Regular visitors to the Comments section of this site will be familiar with the varied, and very helpful, insights that Richard Wyndham frequently provides.
Well, today, he extends those insights into a broader and deeper look at wine from a region he knows well – Beaujolais.
After its celebrity status in the final quarter of the last century, Beaujolais wines fell off the radar in spectacular fashion.
Several factors caused this including improved competition from the new world.
Also at work, though, were the almost inevitable quality issues when demand significantly exceeded supply – as it did there.
However, Beaujolais is edging its way back into the spotlight helped by changes in style and by energetic young winemakers,
Further help comes from the realisation that the region can offer kindly priced relief when Burgundy prices rise.
In addition, Richard also gently eases us towards an underappreciated aspect of the region – its white wines.
It always saddens me when Beaujolais chardonnay producers say they sell their wine (perfectly legally) as “White Burgundy” because they get a better price.
So, read on for Richard’s words of wisdom.
As is normal here, pictures and hyperlinks are provided where possible to guide you straight to the right wine on shelf or web page.
Taking a new look at nouveau
“As a serious Beaujolais fan for over 40 years, I had some particularly good experiences at the end of 2023.
Firstly, Beaujolais Nouveau is back! My interest in the 3rd Thursday of November had waned but it looks like producers and customers are re-embracing the event.
I had a bottle of 2023 Domaine Bel Avenir Beaujolais-Villages Nouveau by Cècile Dardanelli – what a lovely, charming wine.
Alongside this I opened a bottle of the 2022 Nouveau from the same producer, and this was still drinking very well – so, Nouveau wines sold off cheaply this side of Christmas, could be worth a punt.
These wines came from the enthusiastic people at Wickham Wines.
Their Zoom tastings are also excellent – they post, typically 6 x100ml wine samples, and you can then join an interactive (if you want!) Zoom session.
They also have an admirable policy of free delivery for orders over £40.
Now for the whites
Secondly, I had an opportunity to attend a tasting of Beaujolais Blanc wines.
These Chardonnay wines are a tiny proportion of the overall Beaujolais production, but seem to be gaining traction and, on the basis of the wines I tasted, they are certainly worth seeking out.
Possibly reflecting that growing interest, The Wine Society’s £12.50 2022 Domaine des Côteaux de Font Curé that I enjoyed, has now completely sold out.
Similarly impressive was the 2022 Château Bellevue Beaujolais Princesse Lieven.
Pineapple, baked apple, touch of honey, lemon peel freshness and tad of oak had given it some creaminess – lovely.
By coincidence, the week before, I was much impressed by the 2021 vintage of the same wine at a Mr Wheeler (“We choose better wines”) tasting.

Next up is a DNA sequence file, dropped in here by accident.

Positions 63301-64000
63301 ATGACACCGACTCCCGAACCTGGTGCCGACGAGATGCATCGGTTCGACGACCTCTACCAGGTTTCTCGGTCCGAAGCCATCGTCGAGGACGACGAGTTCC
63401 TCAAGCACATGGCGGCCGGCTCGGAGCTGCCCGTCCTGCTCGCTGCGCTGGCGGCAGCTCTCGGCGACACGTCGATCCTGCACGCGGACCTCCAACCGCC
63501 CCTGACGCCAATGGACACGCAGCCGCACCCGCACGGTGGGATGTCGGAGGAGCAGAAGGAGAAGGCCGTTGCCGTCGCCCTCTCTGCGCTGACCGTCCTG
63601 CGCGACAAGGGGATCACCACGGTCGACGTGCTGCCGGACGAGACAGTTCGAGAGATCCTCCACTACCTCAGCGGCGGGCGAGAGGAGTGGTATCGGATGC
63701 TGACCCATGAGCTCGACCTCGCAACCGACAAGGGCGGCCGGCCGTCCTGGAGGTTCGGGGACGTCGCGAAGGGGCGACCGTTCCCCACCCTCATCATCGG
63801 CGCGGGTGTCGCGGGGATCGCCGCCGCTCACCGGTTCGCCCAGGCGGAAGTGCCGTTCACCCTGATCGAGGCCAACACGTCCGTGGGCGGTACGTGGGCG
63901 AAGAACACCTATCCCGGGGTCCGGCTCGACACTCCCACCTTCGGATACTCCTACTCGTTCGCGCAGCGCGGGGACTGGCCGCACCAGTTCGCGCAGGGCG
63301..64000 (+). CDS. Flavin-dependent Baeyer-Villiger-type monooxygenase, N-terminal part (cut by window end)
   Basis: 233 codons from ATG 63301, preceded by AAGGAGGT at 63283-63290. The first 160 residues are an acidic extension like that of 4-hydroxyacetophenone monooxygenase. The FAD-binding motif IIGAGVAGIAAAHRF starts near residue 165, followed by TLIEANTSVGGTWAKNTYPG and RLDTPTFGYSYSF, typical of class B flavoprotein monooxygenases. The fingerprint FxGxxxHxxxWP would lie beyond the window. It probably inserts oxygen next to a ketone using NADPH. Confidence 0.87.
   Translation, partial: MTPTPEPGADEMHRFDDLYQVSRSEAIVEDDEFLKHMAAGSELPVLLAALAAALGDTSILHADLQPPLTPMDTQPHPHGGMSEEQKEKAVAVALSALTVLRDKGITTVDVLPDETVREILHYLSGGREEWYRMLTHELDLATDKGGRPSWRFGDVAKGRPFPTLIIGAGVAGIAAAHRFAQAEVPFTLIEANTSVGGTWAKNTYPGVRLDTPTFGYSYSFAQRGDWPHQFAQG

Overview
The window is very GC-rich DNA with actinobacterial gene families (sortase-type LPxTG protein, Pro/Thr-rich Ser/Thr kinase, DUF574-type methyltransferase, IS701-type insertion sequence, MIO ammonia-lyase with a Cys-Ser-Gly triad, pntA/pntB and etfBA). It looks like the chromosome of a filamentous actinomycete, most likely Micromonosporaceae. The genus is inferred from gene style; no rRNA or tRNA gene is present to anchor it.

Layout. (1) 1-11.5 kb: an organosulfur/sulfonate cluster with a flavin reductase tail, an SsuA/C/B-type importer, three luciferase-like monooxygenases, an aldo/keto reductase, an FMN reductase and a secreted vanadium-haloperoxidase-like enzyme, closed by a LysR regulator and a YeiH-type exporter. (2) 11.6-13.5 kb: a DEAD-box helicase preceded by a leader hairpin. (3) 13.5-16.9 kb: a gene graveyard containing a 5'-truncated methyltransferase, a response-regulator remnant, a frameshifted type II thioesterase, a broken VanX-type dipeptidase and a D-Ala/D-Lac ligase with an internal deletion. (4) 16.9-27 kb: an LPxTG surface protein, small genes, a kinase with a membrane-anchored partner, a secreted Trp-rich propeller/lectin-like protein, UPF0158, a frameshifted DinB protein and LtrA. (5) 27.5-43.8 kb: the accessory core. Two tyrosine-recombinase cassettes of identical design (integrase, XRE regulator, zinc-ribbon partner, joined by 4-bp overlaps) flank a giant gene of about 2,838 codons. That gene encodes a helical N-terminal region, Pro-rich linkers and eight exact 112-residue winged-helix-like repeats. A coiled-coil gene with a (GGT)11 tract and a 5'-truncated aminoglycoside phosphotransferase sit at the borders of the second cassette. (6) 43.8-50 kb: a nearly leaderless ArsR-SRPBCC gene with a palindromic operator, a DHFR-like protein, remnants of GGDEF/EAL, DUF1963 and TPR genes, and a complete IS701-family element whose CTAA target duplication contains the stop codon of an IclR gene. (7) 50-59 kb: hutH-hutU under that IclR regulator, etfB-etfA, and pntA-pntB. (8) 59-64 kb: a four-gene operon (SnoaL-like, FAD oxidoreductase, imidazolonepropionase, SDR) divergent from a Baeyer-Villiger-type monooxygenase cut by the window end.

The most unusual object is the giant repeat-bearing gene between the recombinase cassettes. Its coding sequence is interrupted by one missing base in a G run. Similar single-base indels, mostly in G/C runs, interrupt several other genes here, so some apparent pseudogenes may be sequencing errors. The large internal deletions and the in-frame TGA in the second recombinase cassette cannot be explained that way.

It is not easy to track down Beaujolais Blanc in the UK but independents such as Alpine Wines and Wickhams stock other examples.
They are good value alternatives to the more widely available Macon whites.
Switching back to reds.
Lastly, as you do, I had a bottle lurking in my wine rack waiting, as the years rolled by, for a “special occasion”.
It was a 2009 Louis Latour Moulin-à-Vent Les Michelons and I decided that one of my elderly cars passing its MOT test was sufficiently special, so cracked the bottle open.
Wow, this was drinking beautifully, no indication that it was past its best – just a lovely Burgundian style red.
In 2019 I had a similar experience drinking another lurker – a 2005 Wine Society's Exhibition Morgon, that was similarly impressive.
So, for some Cru Beaujolais 14 years bottle age seems to hit the spot! Looking forward to sampling 2010 wines during 2024 – I recall it was a good year.”
Thank you, Richard, for such an excellent piece on a region that seldom gets the exposure warranted by the quality it can attain.
Inspired by your conclusions, I also sought out one of the white Beaujolais choices at Wickhams and here are my conclusions.
2020 Clos du Vieux Bourg Beaujolais Blanc (from £16.50 at Wickhams and 12.5% abv):
At its best when allowed to open up, this proves to be a delightfully smooth and very soft example with pear, mango and ripe pear flavours.
Underpinning those flavours are a chalky undercurrent, sharp orange acidity and suggestions of butteriness, mint and toasty caramel.
In short, sophisticated white wine well worth digging a little deeper to secure.
In case that starts you looking for a red
2022 Louis Jadot Beaujolais Quincié (£10.99 – instead of £14.99 until 27 February – at Waitrose and 13%):
This only came on offer yesterday and is slightly unusual in that it is from a Beaujolais Villages commune that adds its name to the label.
Quincié is just to the west of the Brouilly and Regnie Crus.
With a classic Beaujolais fruit centred nose, the wine is based around juicy cherry and raspberry flavours.
In support, there is fresh acidity, a cushioned softness, chocolate hints and those violet elements that the region does so well.
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